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The figure above shows the representations of the graphs of the functi

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New post 05 Mar 2019, 13:57
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GMATH practice exercise (Quant Class 13)

Image

The figure above shows the representations of the graphs of the functions f and g, where f(x) = 2^(-0.5x) and g(x) = ax^2+b (a and b constants). What is the value of g(f(0)) ?

(A) 3
(B) 3.25
(C) 3.5
(D) 3.75
(E) 4

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Fabio Skilnik :: GMATH method creator (Math for the GMAT)
Our high-level "quant" preparation starts here: https://gmath.net
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Re: The figure above shows the representations of the graphs of the functi  [#permalink]

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New post 05 Mar 2019, 15:30
fskilnik wrote:
GMATH practice exercise (Quant Class 13)

Image

The figure above shows the representations of the graphs of the functions f and g, where f(x) = 2^(-0.5x) and g(x) = ax^2+b (a and b constants). What is the value of g(f(0)) ?

(A) 3
(B) 3.25
(C) 3.5
(D) 3.75
(E) 4


Image


\(? = g\left( {f\left( 0 \right)} \right)\)


\(\left[ {{\rm{blue}}} \right]\,\,\,\left( {0,f\left( 0 \right)} \right) \in {\rm{graph}}\left( f \right)\,\,\,\, \Rightarrow \,\,\,\,f\left( 0 \right) = {2^{ - {1 \over 2}\left( 0 \right)}} = 1\)


\(? = g\left( 1 \right) = a \cdot {1^2} + b = a + b\)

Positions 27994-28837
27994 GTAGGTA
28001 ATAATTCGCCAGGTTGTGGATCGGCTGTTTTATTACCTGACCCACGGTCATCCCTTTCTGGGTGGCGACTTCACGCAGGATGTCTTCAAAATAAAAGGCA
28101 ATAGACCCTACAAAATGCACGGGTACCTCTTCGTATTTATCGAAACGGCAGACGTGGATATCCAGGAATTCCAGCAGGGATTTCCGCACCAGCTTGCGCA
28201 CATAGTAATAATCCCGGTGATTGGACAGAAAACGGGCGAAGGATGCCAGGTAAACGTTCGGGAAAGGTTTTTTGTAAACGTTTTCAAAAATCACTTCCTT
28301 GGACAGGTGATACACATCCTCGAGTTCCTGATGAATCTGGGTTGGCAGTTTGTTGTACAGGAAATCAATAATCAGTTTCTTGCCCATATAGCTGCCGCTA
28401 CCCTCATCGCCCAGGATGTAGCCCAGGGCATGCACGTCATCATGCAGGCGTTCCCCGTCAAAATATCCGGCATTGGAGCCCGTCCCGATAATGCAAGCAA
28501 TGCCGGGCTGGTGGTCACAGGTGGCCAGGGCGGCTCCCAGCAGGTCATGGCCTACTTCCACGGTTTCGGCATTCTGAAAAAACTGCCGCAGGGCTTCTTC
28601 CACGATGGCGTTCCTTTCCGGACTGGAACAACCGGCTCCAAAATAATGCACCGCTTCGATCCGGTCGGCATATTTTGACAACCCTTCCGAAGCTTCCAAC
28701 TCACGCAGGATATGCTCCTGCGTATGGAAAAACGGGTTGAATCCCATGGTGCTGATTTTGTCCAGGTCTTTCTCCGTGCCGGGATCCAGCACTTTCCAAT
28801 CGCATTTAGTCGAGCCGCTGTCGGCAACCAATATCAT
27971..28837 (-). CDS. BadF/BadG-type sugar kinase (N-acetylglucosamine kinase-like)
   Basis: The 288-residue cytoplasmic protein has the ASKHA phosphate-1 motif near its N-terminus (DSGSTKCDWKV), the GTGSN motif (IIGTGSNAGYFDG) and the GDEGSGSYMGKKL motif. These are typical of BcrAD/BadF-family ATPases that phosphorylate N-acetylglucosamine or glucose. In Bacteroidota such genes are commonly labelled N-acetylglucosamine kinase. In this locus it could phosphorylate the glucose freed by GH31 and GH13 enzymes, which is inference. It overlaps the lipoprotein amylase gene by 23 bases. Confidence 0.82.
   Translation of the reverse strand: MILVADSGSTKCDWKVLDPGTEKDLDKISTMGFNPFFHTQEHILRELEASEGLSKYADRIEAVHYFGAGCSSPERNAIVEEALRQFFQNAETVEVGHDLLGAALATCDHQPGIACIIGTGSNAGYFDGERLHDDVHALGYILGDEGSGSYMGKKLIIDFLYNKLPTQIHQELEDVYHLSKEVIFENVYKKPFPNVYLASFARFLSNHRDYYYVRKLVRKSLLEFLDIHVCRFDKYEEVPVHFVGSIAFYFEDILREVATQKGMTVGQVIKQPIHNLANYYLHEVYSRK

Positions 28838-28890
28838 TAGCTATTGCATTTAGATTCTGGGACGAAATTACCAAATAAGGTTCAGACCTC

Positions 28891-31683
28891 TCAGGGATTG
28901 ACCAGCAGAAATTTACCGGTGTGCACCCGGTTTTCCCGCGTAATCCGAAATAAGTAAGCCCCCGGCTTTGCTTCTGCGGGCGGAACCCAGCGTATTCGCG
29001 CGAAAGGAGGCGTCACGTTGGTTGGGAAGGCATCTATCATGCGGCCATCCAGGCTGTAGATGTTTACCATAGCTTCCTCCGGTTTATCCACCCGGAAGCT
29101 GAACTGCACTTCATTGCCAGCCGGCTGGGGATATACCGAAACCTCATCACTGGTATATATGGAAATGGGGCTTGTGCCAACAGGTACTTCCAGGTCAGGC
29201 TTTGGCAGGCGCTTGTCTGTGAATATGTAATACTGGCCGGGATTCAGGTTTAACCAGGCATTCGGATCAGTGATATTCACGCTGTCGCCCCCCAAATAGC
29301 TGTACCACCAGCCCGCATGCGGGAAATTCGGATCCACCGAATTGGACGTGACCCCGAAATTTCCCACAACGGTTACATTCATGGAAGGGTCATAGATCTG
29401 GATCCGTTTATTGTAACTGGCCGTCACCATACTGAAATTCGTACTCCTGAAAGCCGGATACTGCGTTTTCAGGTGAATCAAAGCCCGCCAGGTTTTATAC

\(\left[ {{\rm{red}}} \right]\,\,\,\,\left\{ \matrix{
\left( { - 4,b} \right) \in {\rm{graph}}\left( f \right)\,\,\,\, \Rightarrow \,\,\,\,b = {2^{ - {1 \over 2}\left( { - 4} \right)}} = 4 \hfill \cr
\left( { - 4,0} \right) \in {\rm{graph}}\left( g \right)\,\,\,\,\,\mathop \Rightarrow \limits^{b = 4} \,\,\,\,\,0 = a \cdot {\left( { - 4} \right)^2} + 4\,\,\,\, \Rightarrow \,\,\,\,a = - {1 \over 4} \hfill \cr} \right.\)


\(? = - {1 \over 4} + 4 = 3.75\)


The correct answer is (D).


We follow the notations and rationale taught in the GMATH method.

Regards,
Fabio.
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Re: The figure above shows the representations of the graphs of the functi  [#permalink]

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New post 05 Mar 2019, 15:32
Okay, this strikes me as not entirely GMAT-authentic, but I'll bite.

We want \(g(f(0))\), which means plugging 0 into the equation \(f(x)\) and then putting the result into the equation \(g(x)\). The first part is straightforward enough: \(f(0)=2^{-0.5(0)}=2^0=1\). But plugging that result into \(g(x)\) is less satisfying: \(g(1)=a(1^2)+b=a+b\).

Let's go back to the graph and take a look... We see that \((-4,0)\) is on the graph of \(g(x)\). (The parabola must be \(g(x)\), even if you don't know the graphs of these equations automatically, because the equation for \(f(x)\) can never equal zero.) Plugging this in to \(g(x)\) gives \(a(-4^2)+b=0\), which is \(16a+b=0\). From the dotted lines, it also appears that \(f(-4)=g(0)\). Plugging all of this in to the two functions gives \(2^{-0.5(-4)}=a(0^2)+b\), which means \(2^2=4=b\). Now \(16a+b=0\) becomes \(16a+4=0\), so \(a=-\frac{1}{4}\).

Finally, we can return to the earlier result that \(g(f(0)=g(1)=a+b\). With \(a=-0.25\) and \(b=4\), we get \(g(f(0)=-0.25+4=3.75\).
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Re: The figure above shows the representations of the graphs of the functi   [#permalink] 05 Mar 2019, 15:32
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